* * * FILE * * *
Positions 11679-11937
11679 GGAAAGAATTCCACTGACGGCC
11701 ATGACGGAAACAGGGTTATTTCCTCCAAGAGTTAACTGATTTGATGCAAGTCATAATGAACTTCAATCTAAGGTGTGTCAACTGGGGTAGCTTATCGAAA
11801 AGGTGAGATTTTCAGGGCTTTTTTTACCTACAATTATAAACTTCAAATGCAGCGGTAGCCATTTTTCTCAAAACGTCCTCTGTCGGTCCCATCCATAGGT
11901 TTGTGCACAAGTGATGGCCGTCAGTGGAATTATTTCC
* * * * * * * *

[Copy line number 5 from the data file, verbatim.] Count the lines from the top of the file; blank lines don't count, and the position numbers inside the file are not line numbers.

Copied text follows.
11901 TTGTGCACAAGTGATGGCCGTCAGTGGAATTATTTCC